Analytic Quality Glossary


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Citation reference: Harvey, L., 2004-17, Analytic Quality Glossary, Quality Research International,

This is a dynamic glossary and the author would welcome any e-mail suggestions for additions or amendments. Page updated 2 January, 2017 , © Lee Harvey 2004–2017.


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core definition

Cloisterism is a conservative, defensive and isolationist type of collegialism that is usually inward-looking and elitist.

explanatory context


analytical review

Harvey (1995, p. 136) states:

Cloisterism is about the reaffirmation of the power of the scholar. It attempts to reassert the centrality of academic autonomy. It sees the 'college' as a bastion within which scholars are united in their desire to ensure their academic freedom and individual autonomy. Scholars emphasise the absolute right of the collegial group to make decisions relating to academic matters, regards the integrity of members as inviolable (except where exceptionally challenged from within), and considers the role of group as that of developing and defending its specialist realm, which is usually discipline-based. Cloisterism tends to be staff-directed, producer-oriented and research-dominated.


Luckett (2006) states:

Cloisterism is likely to adopt a connoiseurial model [of quality assurance] based on peer review. In this form of evaluation the criteria remain implicit and evaluators (academics) make subjective judgments on the basis of expertise and experience.

associated issues

The cloisterist response to external quality monitoring is to equate it with the growth of managerialism. This has led to widespread cynicism, resentment and lack of trust amongst some academics. One reaction has been further retrenchment and reification of cloisterism through increased demands for academic freedom (McConkey, 1994), calls to maintain an elite set of institutions (Hughes, 1994; THES, 1994) or the concentration of research monies in 'established' institutions (Wojtas, 1994).  (Harvey, 1995).

Referring to the situation in Sweden in the late 1990s, Niklasson (1998) argues that 'audits were introduced in Sweden in an effort to foster self-regulation by the universities when central regulation was decreased in 1993. It was believed that internal systems of quality assurance were the optimal means for increased quality and efficiency of Swedish universities and university colleges' and there was a change of 'the internal culture of the universities, from ‘cloisterism’ to ‘new collegiality’'. He goes on 'In line with neo-institutionalism, new behaviour was to be stimulated by new institutions. In other words, audits were to change the incentives and increase the rewards for proponents of change. The struggle for change could be understood as a game-like situation, where audits affect pay-offs. The adoption of new means of internal quality assurance is used as a measurement for the spread of the new culture.' He adds that 'data from six institutional audits indicate that a ‘cultural revolution’ is taking place and that audits are enhancing it'.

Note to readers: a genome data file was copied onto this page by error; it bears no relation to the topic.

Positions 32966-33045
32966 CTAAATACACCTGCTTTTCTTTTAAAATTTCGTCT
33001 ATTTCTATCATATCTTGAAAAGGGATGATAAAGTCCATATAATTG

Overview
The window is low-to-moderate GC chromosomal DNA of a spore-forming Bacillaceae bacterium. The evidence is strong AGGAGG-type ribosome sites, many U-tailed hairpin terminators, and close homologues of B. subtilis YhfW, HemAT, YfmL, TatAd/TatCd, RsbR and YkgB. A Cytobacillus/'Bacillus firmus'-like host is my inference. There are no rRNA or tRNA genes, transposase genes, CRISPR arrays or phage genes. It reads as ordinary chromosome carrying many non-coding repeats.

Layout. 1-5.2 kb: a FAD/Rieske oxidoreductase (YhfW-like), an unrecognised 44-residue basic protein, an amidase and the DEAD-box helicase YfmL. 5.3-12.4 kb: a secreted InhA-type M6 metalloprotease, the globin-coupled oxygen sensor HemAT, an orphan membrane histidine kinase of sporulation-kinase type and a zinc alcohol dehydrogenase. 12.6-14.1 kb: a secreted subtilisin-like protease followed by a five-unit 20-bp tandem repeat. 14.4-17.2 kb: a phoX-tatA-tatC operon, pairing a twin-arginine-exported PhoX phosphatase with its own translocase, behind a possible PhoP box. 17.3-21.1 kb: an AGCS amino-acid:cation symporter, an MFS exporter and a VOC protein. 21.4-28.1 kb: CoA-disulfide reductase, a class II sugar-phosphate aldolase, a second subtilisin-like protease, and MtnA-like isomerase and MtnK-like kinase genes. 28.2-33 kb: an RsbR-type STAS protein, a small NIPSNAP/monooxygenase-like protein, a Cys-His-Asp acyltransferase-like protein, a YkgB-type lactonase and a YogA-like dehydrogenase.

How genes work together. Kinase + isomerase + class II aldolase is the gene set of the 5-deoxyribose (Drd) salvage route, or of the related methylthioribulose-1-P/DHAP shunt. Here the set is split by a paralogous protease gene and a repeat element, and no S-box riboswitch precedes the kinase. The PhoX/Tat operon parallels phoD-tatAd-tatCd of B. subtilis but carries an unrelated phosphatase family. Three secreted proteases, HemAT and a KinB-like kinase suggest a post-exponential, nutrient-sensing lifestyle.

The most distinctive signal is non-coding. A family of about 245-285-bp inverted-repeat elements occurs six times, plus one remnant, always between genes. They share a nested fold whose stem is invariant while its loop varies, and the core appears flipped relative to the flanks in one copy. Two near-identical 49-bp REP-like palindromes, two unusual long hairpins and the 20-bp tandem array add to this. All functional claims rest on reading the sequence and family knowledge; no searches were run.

related areas

See also


new collegialism


Harvey, L., 1995, ‘ Beyond TQM', Quality in Higher Education, 1(2), pp. 123–46, pdf available here.

Hughes, 1994, 'Bedrock of elitism survives reform', Times Higher Education Supplement, 18 November,
p. 10.

Luckett, K.M., 2006, The Quality Assurance of Teaching and Learning in Higher Education in South Africa: an analysis of national policy development and stakeholder response, PhD Dissertation, University of Stellenbosch, available via, accessed 21 January 2012, still available 31 December 2016.

McConkey, 1994, 'Keepers of the olive grove', Times Higher Education Supplement, 25 November, p. 15.

Niklasson, L., 1998, 'A Cultural Revolution in the Universities The Possible Uses of Rational Choice Models', Evaluation 4(3), pp. 278–93

Times Higher Education Supplement (THES), 1994, Editorial, 'Quality and equity puzzle', Times Higher
Education Supplement
, 14 October, p. 9.

Wojtas, 1994, 'Elite group defend role', Times Higher Education Supplement, 16 December, p. 3.

copyright Lee Harvey 2004–2017

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